Department of Tourism, Jammu and Kashmir

Just imagine…..the raging, surging and roaring river standing still under a 9-inch thick sheet of ice. And imagine the same tumultuous river that permits a dangerous sport such as whitewater kayaking also humbly allows quiet trekking. It’s the classic case of the ‘taming of the shrew’ syndrome! And that is what winters do to River Zanskar. Winters tame Zanskar - by freezing all things water in this area – River, Waterfalls, Streams, Brooks, and Lakes.
 
‘Frozen water fall’ is what Zanskar is synonymous with and famous for. Walking on the once-gushing-now-frozen river of Zanskar is an ultimate experience for adventure enthusiasts. Prolonged winters with freezing temperatures dipping to -40 degrees Celsius causing heavy incessant snowfall is what transforms Zanskar River surface into a thick sheet of ice during winter. The water below the sheet of ice remains as water and doesn’t freeze, because the sheet of ice is insulating the water from the freezing temperatures of the surface. And since water has lesser density in its solid state when compared to its liquid state, the ice sheet floats. And the ice sheet being less dense than solid is prone to cracks and breaks and is almost always unpredictable.
 
‘Chadar Trek’ is the traditional name given to the trekking venture on River Zanskar during the winter months of December and January when the flowing river freezes into a thick layer or sheet of ice – which explains the name ‘Chadar’ – meaning ‘the sheet that covers’. In this case, the sheet of ice completely covers the river below.
 
As with all adventure sports, what makes Frozen River Trekking so alluring is the element of unpredictability and what gives it the adrenalin rush is the element of danger involved in it. The River ice sheet or layer varies in thickness between 7 inches and 15 inches. Whatever be the thickness, it is still prone to cracks which could be caused due to air bubbles trapped within the ice or the mere weight of the person or object on top of it, or both. You just can never tell when the sheet of ice would cave in. And there are serious after effects of slipping through cracked ice and falling into freezing water. Hypothermia – a condition in which the core temperature of the body drops below the normal temperature (about 36 degrees Celsius) when the body falls in freezing water; and Frost-bite – freezing and destruction of bodily tissue when in contact with freezing water are just the tip of the iceberg of hazards that one could experience when one falls through cracked ice into ice cold water below. Also, the mouth of the crack of ice could be even more hazardous as the ice blades are very sharp and could cut through the thickest clothing and can most certainly cut through skin. And yet, it is a multi-billion dollar sport industry by itself which speaks volumes about the humans romancing the ‘danger-element’.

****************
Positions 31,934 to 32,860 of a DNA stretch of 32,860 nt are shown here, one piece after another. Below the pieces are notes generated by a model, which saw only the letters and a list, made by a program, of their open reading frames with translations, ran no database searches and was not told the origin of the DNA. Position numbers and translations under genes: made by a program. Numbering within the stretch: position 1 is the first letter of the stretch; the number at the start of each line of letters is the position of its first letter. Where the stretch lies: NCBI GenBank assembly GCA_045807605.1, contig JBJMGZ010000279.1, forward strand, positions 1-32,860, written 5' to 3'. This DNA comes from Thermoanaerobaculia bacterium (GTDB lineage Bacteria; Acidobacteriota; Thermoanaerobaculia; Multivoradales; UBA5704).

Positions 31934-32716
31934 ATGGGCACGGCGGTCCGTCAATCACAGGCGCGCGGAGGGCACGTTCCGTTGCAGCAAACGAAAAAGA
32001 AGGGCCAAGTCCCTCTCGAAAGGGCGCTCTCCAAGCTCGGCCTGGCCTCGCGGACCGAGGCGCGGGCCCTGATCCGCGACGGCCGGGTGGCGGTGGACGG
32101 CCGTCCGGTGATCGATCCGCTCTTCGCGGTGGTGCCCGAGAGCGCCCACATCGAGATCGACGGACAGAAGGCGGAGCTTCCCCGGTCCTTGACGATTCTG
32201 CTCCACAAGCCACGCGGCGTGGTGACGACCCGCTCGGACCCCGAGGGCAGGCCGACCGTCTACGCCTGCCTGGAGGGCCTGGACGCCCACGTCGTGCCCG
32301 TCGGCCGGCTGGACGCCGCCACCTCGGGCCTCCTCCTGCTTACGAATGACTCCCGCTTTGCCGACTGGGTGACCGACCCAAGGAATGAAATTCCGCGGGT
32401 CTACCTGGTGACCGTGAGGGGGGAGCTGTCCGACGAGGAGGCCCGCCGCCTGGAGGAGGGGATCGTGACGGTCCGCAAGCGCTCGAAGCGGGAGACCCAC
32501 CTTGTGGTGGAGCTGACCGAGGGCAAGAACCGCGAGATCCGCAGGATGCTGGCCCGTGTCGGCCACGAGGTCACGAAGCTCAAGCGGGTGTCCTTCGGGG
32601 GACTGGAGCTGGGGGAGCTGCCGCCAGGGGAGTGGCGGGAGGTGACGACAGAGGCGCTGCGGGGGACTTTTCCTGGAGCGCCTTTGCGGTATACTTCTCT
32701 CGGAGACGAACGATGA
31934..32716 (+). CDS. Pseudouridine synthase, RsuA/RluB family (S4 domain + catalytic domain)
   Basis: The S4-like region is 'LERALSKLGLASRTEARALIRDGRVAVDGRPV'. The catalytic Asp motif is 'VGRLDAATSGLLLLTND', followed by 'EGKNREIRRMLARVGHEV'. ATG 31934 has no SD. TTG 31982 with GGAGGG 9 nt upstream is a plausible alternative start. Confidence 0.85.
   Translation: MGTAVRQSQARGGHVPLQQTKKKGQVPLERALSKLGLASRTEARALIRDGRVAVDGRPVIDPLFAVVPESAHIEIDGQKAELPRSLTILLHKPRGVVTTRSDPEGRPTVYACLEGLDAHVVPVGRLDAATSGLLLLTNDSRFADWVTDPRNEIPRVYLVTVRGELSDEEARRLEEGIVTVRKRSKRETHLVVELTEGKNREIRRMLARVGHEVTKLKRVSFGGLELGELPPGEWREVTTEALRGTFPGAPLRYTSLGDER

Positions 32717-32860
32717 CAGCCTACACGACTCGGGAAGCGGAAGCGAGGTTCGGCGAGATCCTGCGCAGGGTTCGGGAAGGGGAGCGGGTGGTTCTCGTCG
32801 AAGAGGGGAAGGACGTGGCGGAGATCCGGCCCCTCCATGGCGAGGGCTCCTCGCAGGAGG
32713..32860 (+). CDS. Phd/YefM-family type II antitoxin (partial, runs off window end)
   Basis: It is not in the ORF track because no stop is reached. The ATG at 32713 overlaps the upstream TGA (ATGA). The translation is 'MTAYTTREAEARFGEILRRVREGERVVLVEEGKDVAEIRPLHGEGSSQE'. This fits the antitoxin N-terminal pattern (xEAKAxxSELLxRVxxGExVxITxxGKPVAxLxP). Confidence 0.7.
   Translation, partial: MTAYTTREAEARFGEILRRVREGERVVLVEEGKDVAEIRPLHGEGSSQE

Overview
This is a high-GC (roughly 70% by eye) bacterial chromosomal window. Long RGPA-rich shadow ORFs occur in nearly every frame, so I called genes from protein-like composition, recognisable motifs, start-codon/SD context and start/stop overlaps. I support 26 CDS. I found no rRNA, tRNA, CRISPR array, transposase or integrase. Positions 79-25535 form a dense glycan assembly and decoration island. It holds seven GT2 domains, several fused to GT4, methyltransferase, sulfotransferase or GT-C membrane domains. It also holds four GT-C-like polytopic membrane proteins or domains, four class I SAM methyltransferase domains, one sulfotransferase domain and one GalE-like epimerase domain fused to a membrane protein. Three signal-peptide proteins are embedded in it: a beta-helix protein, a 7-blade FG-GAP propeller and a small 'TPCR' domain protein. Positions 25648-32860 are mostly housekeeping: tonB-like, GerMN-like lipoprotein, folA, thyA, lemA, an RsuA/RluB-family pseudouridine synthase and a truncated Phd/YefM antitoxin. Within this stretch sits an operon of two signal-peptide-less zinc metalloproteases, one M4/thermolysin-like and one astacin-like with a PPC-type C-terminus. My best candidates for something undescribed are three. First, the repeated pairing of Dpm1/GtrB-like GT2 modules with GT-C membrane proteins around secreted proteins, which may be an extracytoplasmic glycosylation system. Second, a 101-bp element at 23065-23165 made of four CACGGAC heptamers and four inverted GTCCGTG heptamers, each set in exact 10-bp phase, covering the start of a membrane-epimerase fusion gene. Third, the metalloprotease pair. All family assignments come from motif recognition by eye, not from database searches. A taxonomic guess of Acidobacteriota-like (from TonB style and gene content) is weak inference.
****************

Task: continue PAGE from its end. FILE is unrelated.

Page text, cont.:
The coldest temperatures may cause a shudder in your bodies in the mornings when the temperatures are often at their lowest. But with the gradual rise of the sun, your bones would gradually warm up for a walk. By 9ish in the mornings, the days are typically sunny with clear blue skies. And the mere sight of the glistening sunlight on the immaculate sheet of ice all around you as you stand tiny between the mighty walls of the Zanskar Gorge will simply take your breath away and all things formerly uncomfortable would be instantly forgotten. The warmth of the sun as it climbs higher, while you slowly tread on freezing ice pose a dance of temperatures around you. The spectacular ice-scape with an occasional sighting of wildlife and natural ice formations like caves is a photographer’s paradise. Zanskar is known for unpredictable and sudden changes in temperatures though the day starts off with sunny clear skies. The winds are known to be chillingly -30 degrees Celsius. Truly a spine-chilling experience!
 
To complete one full circuit of the Chadar Trekking Trail – it takes 8-9 days and trails into the most isolated areas of Zanskar such as the Lingshed. The trail usually commences at the village of Chiling situated close to the confluence of River Indus and River Zanskar and meanders its way through the Zanskar Gorge. Chiling and Lingshed are the only human settlements that fall on this trail. About 7 hours of easy-paced trekking per day is what you should indulge in while you spend the rest of the day and night soaking up the environment. A certain level of physical fitness is required in order to embark upon this trek so eat right and exercise for atleast a month prior.
 
 
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About Jammu & Kashmir Tourism

The Department of Tourism, J&K is the main developmental, promotional and regulatory arm of the J&K Government. Its main role comprises of overall planning and execution of schemes for the development, up-gradation and improvement of the tourism infrastructure in different parts of the State.
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